Study Guide

Rear Window Doyle (Wendell Corey)

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Doyle (Wendell Corey)

If Stella and Lisa are Jeff's accomplices, then Det. Lt. Doyle is an obstacle, a skeptic who questions Jeff at every opportunity and tries to convince him that he hasn't seen what he's seeing. "I think you saw something that has a very simple explanation," he says, and he doesn't really give up that idea until the murderer is literally dangling Jeff out the window.

At least he seems competent enough: he and Jeff are good friends, and he's clearly a man of integrity, if not always of intelligence. He has a family at home, and he definitely wants to do the right thing. He just doesn't believe that Jeff has stumbled upon a murder, and while he answers a few questions and provides a few signposts, it's clear that he doesn't approve of Jeff's snooping ways. It's a waste of resources in his professional cop's mind, and he's not going to do that just to indulge an excitable friend.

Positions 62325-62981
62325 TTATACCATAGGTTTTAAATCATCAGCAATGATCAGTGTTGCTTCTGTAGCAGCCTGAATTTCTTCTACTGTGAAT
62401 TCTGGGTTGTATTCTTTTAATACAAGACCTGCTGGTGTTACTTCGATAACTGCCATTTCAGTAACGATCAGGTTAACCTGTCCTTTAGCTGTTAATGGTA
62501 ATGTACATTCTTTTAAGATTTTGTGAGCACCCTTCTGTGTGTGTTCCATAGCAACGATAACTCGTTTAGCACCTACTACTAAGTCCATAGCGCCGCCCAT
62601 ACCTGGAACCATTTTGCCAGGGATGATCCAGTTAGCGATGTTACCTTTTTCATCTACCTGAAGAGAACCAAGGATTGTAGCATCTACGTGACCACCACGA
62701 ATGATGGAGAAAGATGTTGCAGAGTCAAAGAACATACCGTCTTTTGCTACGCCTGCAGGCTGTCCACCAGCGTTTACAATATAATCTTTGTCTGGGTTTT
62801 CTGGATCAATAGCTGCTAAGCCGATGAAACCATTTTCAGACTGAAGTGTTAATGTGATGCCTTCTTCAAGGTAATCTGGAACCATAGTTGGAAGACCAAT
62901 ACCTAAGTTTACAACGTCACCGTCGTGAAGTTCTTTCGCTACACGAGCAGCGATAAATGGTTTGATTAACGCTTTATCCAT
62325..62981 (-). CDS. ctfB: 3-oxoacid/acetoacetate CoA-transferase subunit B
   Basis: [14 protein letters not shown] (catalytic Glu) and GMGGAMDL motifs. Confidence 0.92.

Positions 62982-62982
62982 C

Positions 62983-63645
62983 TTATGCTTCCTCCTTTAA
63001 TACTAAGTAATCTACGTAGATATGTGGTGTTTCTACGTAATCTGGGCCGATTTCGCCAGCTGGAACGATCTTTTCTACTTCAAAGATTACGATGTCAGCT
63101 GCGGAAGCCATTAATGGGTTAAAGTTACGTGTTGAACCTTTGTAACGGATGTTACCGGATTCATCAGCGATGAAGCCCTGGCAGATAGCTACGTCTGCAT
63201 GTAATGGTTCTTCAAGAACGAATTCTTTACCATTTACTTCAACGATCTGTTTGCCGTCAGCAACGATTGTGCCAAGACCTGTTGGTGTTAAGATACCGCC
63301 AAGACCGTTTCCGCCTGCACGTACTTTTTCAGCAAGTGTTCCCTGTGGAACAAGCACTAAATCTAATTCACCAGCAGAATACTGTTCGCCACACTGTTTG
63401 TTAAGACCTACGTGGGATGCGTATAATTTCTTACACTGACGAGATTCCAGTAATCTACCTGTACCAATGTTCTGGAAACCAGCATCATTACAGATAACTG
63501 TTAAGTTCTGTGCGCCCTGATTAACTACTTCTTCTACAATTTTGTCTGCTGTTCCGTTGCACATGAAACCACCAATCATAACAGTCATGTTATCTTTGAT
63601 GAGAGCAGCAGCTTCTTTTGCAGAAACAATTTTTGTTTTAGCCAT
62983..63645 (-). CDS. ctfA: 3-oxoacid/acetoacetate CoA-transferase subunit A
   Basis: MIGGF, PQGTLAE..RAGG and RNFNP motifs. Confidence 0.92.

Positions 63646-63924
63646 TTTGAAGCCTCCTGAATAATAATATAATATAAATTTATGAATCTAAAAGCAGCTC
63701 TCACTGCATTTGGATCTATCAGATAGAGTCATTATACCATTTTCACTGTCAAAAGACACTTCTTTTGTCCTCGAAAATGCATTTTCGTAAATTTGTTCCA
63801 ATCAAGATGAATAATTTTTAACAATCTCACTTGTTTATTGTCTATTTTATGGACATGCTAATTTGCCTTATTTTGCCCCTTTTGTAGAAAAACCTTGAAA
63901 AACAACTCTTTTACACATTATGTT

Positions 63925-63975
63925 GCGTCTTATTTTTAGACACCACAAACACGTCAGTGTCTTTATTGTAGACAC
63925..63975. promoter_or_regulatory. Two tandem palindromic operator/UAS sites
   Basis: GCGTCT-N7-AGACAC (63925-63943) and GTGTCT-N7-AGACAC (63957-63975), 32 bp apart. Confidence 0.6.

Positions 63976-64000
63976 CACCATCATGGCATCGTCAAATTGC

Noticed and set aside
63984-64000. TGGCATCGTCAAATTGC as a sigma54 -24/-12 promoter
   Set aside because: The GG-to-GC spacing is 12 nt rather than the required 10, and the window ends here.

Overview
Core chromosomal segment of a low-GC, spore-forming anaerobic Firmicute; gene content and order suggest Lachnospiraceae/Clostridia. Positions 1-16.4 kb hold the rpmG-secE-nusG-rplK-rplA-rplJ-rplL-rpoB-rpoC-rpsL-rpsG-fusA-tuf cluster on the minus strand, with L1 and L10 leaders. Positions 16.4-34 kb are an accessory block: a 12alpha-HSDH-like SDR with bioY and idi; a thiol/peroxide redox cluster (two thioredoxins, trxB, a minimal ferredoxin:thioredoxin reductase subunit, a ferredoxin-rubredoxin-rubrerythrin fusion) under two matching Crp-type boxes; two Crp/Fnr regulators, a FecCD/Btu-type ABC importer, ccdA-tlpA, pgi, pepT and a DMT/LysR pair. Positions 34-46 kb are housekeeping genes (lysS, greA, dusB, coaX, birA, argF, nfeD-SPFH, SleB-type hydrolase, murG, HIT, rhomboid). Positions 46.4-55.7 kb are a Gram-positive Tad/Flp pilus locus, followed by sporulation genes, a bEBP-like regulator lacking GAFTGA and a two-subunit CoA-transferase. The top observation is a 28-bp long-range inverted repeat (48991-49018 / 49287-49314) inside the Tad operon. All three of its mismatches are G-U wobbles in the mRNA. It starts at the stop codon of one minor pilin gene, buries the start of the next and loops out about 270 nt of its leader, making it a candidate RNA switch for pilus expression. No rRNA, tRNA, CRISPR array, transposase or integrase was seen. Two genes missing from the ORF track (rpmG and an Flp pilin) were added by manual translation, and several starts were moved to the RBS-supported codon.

Doyle's attitude comes from practical storytelling necessity. If Doyle believed Jeff, he'd assign some detectives to catch Thorwald, and then we'd have no movie. He keeps emphasizing to us that the police aren't getting involved in these little reindeer games, and if Jeff wants to solve the murder, he's going to have to do it himself.

But beneath that, Doyle has something subtler to say, something very near and dear to Hitchcock's heart: don't trust The Man. According to Hitch, his father brought him to the local police station as a boy and asked the cops to lock him up in jail as a punishment for something he did wrong. (Source) Whether that's true or not, Hitchcock definitely didn't like policemen, and his films sometimes show them in this negative light. (North by Northwest, for example, has the hero being unfairly pursued by the authorities for the whole film, while Psycho features a very scary cop following Janet Leigh for a while.)

At least Doyle comes through to wrap everything up at the end, the time-honored purpose of cops in movies like these. He's big enough to admit that he was wrong, preserving his friendship with Jeff and making sure Thorwald gets taken off to prison. Beyond that, he exists simply to challenge Jeff's assumptions and ensure that the mystery isn't solved too easily, making him a sympathetic pain in the butt but a pain in the butt nonetheless.

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